“Focusing on cancer, focusing on obesity, focusing on diabetes, a whole range of diseases …

We’re going to make significant breakthroughs.”

This in a nutshell is the aspiration for ARPA-H, as voiced by President Joe Biden. It is a new agency with a billion dollars of funding for the next three years, passed in a bipartisan spending bill barely more than a week ago. The concept for this new approach to breakthroughs in biomedical research – including obesity – arose from the work Biden did as Vice-President to conceive a moonshot for speeding progress in overcoming cancer.

In Biden’s words, a small thing feels like a big victory. He said it, he sees it. Obesity is a disease – part of a whole range of diseases – that needs focus. Former OAC chair Michelle Vicari spotted it and put a spotlight on it. “YES!! I feel seen,” she told us. “Hallelujah!” tweeted Neil Floch.

Breaking Out from Petrified Obesity Dogma

The dream that fuels ARPA-H is to foster high-risk, cutting-edge biomedical research that would never happen otherwise. NIH is too risk-averse to deliver more than incremental progress – necessary but not sufficient for the wicked challenge of overcoming obesity. Industry is really good at translating science into new therapies, but that endeavor is risky enough. So chasing breakthroughs in a field like obesity can layer on too much risk.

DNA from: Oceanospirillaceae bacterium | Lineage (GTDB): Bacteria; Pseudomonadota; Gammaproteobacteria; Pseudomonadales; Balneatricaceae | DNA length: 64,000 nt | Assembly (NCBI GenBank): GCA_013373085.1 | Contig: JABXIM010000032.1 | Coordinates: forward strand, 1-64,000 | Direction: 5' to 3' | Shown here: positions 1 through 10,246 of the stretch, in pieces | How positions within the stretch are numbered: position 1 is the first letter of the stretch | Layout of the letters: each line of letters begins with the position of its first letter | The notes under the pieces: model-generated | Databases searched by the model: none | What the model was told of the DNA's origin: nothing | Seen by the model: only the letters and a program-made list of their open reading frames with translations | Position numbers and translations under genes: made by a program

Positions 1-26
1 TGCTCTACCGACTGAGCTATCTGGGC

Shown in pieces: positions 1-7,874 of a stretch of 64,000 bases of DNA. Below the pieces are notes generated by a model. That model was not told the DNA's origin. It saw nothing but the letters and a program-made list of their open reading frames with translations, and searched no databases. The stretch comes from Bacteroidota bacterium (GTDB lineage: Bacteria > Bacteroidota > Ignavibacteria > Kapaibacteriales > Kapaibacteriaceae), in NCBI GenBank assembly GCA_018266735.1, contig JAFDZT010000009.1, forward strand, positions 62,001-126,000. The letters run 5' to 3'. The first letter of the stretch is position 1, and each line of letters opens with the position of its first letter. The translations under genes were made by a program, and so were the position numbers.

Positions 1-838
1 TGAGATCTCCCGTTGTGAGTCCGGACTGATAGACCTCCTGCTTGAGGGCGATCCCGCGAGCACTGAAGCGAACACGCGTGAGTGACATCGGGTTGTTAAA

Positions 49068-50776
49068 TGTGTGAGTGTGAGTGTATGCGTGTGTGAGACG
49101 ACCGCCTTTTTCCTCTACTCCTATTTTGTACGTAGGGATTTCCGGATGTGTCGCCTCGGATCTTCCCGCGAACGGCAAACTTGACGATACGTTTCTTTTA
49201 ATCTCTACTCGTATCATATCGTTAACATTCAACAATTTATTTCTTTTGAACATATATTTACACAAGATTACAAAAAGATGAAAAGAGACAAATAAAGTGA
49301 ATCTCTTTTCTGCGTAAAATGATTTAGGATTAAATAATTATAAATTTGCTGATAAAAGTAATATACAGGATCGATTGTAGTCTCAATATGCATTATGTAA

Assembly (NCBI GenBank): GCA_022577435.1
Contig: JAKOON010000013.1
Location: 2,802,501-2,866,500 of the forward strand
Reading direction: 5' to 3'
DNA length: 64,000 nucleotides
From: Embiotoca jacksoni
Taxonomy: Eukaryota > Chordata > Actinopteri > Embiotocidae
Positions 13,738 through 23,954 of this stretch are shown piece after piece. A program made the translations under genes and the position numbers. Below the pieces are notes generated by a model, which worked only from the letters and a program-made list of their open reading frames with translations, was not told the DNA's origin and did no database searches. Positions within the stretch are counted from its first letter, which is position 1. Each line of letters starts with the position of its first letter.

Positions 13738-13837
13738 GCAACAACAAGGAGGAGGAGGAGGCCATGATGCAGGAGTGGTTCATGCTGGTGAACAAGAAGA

For too long, scientific advances have taken a back seat in efforts to overcome obesity. Of course, we need to understand and address social, economic, and cultural factors that are fuelling obesity. But the fact remains that obesity is here, now, and it’s a biomedical problem that wreaks havoc on a person’s health over a lifetime. Much effort goes into preaching to people about eating less and moving more. Punishing “big food” for giving us obesity is also popular. But it doesn’t solve the problem of adipose tissue that isn’t working right to regulate our metabolic health.

If ARPA-H can help us break out from the bondage of old, hateful ways of dealing with obesity, bring it on!

Click here and here for more on ARPA-H. For more on the need for health policy that respects both science and people living with obesity, click here.

Reposted from ConscienHealth.org